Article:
"Strange" teachings of John Paul II


#1

[quote=RSiscoe]How many times have I argued with you, by quoting a strange teachings of John Paul II, or the new Catechism, and you have said that I must
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believe those strange teachings (which contradict 2000 years of Catholic belief) since they are “official”.

[quote=Dave]Firstly, you’ve never shown any “strange teaching” of the magisterium to contradict 2000 years of Catholic belief. Merely claiming that it is so is unconvincing.
[/quote]

.

Then let me provide a “strange teaching” of John Paul II. But actually, this goes far beyond being merely “strange” – it is an explicit contradiction of 2000 years of Catholic teaching. John Paul II explicitly denies that Jesus’ soul “descended into hell”, claiming that the phrase from the creed merely means that His body was buried in the tomb.

First let us begin by reading what the Catholic Church teaches about this article of the Creed, so as not to be deceived by what follows. The first quote is taken from the Catechism of the Council of Trent:

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[quote=Catechism of Trent] First Part of this Article: “He Descended into Hell”
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**

In the first part of this Article, then, we profess that immediately after the death of Christ **His *soul ***descended into hell, and dwelt there as long as His body remained in the tomb; and also that the one Person of Christ was at the same time in hell and in the sepulchre. Nor should this excite surprise; for, as we have already frequently said, although His soul was separated from His body, His Divinity was never parted from either His soul or His body.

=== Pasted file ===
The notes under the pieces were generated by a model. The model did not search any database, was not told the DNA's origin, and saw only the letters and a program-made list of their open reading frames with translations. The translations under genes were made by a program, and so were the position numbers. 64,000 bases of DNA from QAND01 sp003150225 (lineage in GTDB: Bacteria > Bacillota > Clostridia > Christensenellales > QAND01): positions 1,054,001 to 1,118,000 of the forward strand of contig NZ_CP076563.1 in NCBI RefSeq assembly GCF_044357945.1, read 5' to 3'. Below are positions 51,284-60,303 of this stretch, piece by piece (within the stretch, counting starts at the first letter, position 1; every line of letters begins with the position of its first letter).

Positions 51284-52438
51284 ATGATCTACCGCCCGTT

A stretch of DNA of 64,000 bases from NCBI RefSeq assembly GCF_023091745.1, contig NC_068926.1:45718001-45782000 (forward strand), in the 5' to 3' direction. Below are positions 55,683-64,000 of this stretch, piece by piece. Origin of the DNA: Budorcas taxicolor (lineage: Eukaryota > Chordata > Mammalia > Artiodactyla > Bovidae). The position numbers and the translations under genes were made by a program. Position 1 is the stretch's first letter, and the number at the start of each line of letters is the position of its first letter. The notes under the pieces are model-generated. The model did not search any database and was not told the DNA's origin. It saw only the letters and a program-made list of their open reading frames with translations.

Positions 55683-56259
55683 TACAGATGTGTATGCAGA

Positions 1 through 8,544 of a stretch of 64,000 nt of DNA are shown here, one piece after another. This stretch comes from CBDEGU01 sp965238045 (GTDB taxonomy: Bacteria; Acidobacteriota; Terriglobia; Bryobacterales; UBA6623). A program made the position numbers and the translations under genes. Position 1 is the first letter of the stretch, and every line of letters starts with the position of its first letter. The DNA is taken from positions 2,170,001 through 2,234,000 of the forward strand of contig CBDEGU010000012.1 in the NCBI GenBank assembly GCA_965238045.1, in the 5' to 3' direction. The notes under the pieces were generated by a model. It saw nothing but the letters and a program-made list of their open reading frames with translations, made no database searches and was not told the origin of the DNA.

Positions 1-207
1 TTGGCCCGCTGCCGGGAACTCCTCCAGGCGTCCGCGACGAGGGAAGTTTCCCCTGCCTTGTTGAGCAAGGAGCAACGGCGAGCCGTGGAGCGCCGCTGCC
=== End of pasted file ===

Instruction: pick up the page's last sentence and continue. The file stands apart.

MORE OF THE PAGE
“Hell”

As the pastor, by explaining the meaning of the word hell in this place may throw considerable light on the exposition of this Article, it is to be observed that by the word hell is not here meant the sepulchre, as some have not less impiously than ignorantly imagined; for in the preceding Article we learned that Christ the Lord was buried, and there was no reason why the Apostles, in delivering an Article of faith, should repeat the same thing in other and more obscure terms.

Hell, then, here signifies those secret abodes in which are detained the souls that have not obtained the happiness of heaven….”

Now let us read the EXACT contrary as spoke by John Paul II:

“…the Apostles’ Creed… says of Jesus “He suffered under Pontius Pilate, was crucified… and was buried”…. That article of faith ends… with the words: "…and <was buried…

“To these final words of the article on the passion and death of Christ is linked in a certain way the following article which says: “<He descended into hell”>. …

“As is evident from the texts quoted, the article of the Apostles’ Creed, “he descended into hell”, is based on the New Testament statements , after his death on the Cross, into the “region of death”, into the abode of the dead", which in Old Testament language was called the “abyss”. If the Letter to the Ephesians speaks of “the lower parts of the earth”, it is because the earth receives the human bodyafter death, and so it received also the body of Christ who expired on Calvary, as described by the Evangelists (cf. Mt 27:59 f, and parallel passages; In 19:40-42). a real , including the final moment which is generally a part of the whole process:

continue…


#2

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[quote=JohnPaulII]"It is a confirmation that this was a real, and not merely an apparent, death. His soul, separated from the body, was glorified in God
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, but his body lay in the tomb as a <corpse.>

During the three (incomplete) days between the moment when he “expired” (cf. Mk 15:37) and the resurrection, Jesus experienced the state of death", that is, the , as in the case of all people. This is the primary meaning of the words "he descended into hell"; they are linked to what Jesus himself had foretold when, in reference to the story of Jonah. he had said: "For as Jonah was three days and three nights in the belly of the whale, so " (Mt 12:40).

Death and glorification